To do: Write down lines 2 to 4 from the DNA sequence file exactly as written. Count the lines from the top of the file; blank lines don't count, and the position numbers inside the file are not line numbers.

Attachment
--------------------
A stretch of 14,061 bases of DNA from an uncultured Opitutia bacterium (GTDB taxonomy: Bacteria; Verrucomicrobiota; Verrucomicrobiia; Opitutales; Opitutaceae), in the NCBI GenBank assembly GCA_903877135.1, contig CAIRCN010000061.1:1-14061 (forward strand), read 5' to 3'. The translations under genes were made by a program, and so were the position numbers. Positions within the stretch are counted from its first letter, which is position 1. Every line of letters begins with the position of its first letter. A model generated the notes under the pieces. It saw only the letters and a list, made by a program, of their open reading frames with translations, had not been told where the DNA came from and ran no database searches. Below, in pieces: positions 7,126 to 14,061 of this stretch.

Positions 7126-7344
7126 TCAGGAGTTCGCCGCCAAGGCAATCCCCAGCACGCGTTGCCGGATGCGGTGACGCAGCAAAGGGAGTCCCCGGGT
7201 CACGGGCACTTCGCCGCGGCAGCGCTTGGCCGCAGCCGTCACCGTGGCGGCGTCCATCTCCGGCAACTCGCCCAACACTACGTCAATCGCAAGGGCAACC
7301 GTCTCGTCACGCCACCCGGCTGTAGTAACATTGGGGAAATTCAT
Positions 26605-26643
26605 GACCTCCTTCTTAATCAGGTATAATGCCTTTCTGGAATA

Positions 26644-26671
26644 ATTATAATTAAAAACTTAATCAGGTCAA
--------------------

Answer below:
Positions 7126-7344
7126 TCAGGAGTTCGCCGCCAAGGCAATCCCCAGCACGCGTTGCCGGATGCGGTGACGCAGCAAAGGGAGTCCCCGGGT
7201 CACGGGCACTTCGCCGCGGCAGCGCTTGGCCGCAGCCGTCACCGTGGCGGCGTCCATCTCCGGCAACTCGCCCAACACTACGTCAATCGCAAGGGCAACC